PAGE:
13. A carbon nanotube production process according to claim 12, wherein the transition metal is selected from Fe, Co and Ni.
14. A carbon nanotube production process according to claim 1, wherein the metal catalyst of the laminate is formed as a film by a process of vapor deposition or sputtering.
15. A carbon nanotube production process according to claim 1, wherein the material other than the metal catalyst in the laminate is formed as a film by a process of vapor deposition or sputtering.
16. A carbon nanotube production process according to claim 1, wherein the material other than the metal catalyst is selected from SiO2, Si3N4, SiON, SiC, Al2O3, TiO2 and BN.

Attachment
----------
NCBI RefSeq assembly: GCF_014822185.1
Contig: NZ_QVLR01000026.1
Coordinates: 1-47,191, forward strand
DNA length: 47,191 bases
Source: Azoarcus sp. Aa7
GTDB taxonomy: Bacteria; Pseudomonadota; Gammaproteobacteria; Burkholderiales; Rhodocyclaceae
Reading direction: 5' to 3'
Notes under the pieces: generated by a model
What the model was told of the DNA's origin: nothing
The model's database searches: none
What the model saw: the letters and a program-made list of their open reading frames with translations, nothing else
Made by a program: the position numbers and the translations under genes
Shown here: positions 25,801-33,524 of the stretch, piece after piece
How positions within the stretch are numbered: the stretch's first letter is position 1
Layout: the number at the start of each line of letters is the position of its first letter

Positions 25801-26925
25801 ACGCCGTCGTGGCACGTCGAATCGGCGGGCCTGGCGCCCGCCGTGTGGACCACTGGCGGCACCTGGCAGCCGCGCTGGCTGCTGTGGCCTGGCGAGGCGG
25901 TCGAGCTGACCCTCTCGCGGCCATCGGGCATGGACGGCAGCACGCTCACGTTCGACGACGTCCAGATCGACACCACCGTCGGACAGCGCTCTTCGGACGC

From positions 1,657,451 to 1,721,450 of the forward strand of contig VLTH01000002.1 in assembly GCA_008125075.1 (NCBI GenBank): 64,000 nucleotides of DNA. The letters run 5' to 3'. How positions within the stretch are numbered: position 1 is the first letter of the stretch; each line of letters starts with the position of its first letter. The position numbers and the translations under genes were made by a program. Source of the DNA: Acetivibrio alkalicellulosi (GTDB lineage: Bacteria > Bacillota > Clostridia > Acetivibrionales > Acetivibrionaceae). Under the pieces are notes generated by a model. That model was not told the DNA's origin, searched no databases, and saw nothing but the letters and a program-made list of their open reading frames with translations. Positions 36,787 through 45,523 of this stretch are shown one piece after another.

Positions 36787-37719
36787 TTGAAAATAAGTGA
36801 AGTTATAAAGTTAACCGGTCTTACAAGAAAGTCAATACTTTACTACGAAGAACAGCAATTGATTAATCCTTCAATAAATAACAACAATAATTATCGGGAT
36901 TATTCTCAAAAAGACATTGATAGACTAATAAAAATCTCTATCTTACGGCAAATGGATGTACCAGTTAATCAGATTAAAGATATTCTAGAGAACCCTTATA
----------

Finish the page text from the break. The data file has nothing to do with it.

17. A carbon nanotube production process according to claim 1, wherein the carbon nanotubes are grown by a CVD process.
18. A carbon nanotube production process according to claim 17, wherein the CVD process is selected from plasma CVD and thermal CVD.
19-26. (canceled)
27. A carbon nanotube production process comprising a step of preparing a substrate which is inclined in one direction from a specific symmetrical crystal orientation and vapor depositing a metal catalyst along the atomic steps appearing on the surface of the substrate, and a step of growing the carbon nanotubes by chemical vapor deposition (CVD) using the metal catalyst as nuclei.
28. A process according to claim 27, wherein the specific symmetrical crystal orientation is the (001) plane, (011) plane or (111) plane.